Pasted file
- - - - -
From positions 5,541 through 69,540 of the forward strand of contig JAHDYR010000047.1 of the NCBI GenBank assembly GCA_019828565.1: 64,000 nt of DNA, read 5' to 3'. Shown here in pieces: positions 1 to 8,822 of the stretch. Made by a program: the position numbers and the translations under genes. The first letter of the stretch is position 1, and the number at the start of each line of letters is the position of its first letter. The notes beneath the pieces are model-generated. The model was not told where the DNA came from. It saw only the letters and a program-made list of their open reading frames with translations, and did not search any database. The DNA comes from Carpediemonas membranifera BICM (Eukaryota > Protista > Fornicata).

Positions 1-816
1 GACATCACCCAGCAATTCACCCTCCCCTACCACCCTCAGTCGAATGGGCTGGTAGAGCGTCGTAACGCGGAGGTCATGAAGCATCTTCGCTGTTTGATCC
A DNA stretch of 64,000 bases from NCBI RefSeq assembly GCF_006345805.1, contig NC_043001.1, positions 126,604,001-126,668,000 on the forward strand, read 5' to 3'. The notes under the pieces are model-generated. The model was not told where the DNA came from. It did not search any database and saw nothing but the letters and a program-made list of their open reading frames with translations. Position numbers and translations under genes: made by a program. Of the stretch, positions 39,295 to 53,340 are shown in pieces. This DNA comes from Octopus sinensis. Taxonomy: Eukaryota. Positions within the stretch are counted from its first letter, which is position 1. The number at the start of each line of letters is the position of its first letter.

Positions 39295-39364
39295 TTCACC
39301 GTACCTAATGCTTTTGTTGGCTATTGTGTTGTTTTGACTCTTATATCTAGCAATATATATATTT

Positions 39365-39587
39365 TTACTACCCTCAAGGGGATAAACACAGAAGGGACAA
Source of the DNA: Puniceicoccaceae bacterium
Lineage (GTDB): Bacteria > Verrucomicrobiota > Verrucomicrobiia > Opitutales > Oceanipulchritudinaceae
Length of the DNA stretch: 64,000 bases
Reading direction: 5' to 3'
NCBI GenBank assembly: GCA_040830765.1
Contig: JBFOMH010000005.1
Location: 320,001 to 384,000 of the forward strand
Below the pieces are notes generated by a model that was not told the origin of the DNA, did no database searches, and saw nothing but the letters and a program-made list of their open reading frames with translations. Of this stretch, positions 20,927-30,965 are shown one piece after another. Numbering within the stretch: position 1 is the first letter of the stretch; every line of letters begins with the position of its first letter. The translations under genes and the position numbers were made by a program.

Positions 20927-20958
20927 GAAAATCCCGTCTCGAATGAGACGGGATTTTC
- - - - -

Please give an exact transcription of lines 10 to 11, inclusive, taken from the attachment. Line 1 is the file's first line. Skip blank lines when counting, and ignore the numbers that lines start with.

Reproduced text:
Source of the DNA: Puniceicoccaceae bacterium
Lineage (GTDB): Bacteria > Verrucomicrobiota > Verrucomicrobiia > Opitutales > Oceanipulchritudinaceae